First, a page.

It’s time to dig for clams

  • WAYNE KRUSE / Outdoor writer
  • Saturday, December 2, 2000 9:00pm
  • LifeGo-See-Do

Grab your shovel and your headlamp and head for the beach


Outdoor writer

We were standing on Dock Street in Westport, the main road into town from Aberdeen, looking south toward the tall, Coast Guard signal mast down toward the state park.

"What does two red pennants mean," the guy said, looking at the set of flags flying from the mast.

"That’s a gale warning, I think,."

"Not good," he said, squinting into a wind already brisk and carrying spatters of a cold rain.

"Not good," I agreed. Not good for razor clam diggers, but just what the long line of young people, coming into town with surf boards strapped to the top of their vehicles, were looking for.

It was Friday of the Thanksgiving weekend and the opener for a two-day recreational clam dig scheduled on the ocean beaches. The legal minus tide was about 5:30 that evening, and conditions weren’t promising. The weather forecast was for two or three days of wind and rain, and the surf forecast, which I had dialed up on the Web site of the National Oceanic and Atmospheric Administration, was for swells too heavy for optimum digging. The surfers were ecstatic.

But all things come to he who panics not. By the time I had checked into a motel, had something to eat, and driven south to the Grayland beach access, the rain and wind had quit, and the surf didn’t look all that bad. I was there an hour and a half before the low, as the experts recommend, and even that early, there were locals already leaving with limits of 15 succulent four- to five-inch razor clams.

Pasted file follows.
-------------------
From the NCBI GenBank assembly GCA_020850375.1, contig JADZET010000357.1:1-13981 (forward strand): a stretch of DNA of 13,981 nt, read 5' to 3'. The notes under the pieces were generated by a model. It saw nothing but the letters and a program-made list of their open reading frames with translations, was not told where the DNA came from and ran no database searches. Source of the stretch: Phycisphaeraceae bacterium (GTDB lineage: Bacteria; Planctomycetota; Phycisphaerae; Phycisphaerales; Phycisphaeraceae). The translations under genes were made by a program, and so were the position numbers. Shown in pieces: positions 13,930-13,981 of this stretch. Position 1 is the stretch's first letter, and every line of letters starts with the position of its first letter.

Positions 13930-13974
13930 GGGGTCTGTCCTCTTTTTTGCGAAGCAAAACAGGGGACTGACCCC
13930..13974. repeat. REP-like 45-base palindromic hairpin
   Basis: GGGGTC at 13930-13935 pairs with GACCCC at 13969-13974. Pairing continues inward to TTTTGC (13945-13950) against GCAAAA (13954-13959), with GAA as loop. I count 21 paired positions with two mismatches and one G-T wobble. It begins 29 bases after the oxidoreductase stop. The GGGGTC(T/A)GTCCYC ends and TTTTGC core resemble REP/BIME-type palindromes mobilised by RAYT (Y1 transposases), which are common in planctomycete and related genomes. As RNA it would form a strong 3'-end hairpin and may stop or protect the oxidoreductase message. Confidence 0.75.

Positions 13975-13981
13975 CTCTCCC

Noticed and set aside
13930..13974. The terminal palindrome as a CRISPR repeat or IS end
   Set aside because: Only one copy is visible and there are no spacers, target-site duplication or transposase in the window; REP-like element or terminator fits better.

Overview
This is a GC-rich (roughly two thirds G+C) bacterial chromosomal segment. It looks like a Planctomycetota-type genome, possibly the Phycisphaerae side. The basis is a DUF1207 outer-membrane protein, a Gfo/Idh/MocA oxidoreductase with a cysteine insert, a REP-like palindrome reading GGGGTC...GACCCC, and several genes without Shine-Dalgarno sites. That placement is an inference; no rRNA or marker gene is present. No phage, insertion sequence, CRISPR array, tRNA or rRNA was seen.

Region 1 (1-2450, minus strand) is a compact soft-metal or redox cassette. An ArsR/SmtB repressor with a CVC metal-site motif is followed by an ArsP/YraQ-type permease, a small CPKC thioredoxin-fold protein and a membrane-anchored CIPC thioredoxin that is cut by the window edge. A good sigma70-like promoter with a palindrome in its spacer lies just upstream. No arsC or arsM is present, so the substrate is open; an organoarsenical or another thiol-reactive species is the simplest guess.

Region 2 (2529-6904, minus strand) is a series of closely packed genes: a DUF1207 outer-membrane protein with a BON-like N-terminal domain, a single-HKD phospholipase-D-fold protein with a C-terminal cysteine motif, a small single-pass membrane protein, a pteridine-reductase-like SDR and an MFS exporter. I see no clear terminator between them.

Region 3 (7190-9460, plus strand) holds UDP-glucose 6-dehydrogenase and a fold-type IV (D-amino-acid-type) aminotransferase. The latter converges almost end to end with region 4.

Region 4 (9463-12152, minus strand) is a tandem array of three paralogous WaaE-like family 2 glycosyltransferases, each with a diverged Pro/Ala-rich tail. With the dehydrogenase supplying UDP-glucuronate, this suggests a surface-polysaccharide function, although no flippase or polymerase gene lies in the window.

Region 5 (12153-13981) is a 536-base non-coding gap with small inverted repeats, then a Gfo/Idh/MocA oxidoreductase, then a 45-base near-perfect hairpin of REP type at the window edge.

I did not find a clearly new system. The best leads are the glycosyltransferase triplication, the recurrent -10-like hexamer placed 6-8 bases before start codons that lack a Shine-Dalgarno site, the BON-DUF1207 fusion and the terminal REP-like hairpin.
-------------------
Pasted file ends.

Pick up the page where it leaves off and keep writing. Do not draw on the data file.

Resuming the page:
The first half of the dig was during daylight, and crowd-watching was as much fun as chasing clams. There were dogs running, and kids running, and adults running when someone yelled "big one coming," and a particularly hefty swell came charging up the beach. There were shouts and there was laughter. There were questions from newcomers: "How are you doing? What should I be looking for?"

There were people armed formidably with clam shovels, and net bags tied to their belts to leave their hands free. Some had headlamps already on their foreheads, so that when dark came they wouldn’t waste any time on the long trek up the beach to a vehicle for a lantern. Some of the experts were out in a foot of water, "surf digging," which can be very effective but which demands more experience than working a bare beach.

Perhaps 30 percent of the crowd had "clam guns," the two-handed aluminum tubes some diggers prefer to shovels, particularly older people. A few rank novices, digging for the first time, had brought garden shovels of various shapes – pretty much a waste of time. Clam shovels are relatively cheap at $15 to $20 or so, at places like Jerry’s Surplus, and can also be rented at a few places in towns such as Ocean Shores, Westport, Grayland and Long Beach.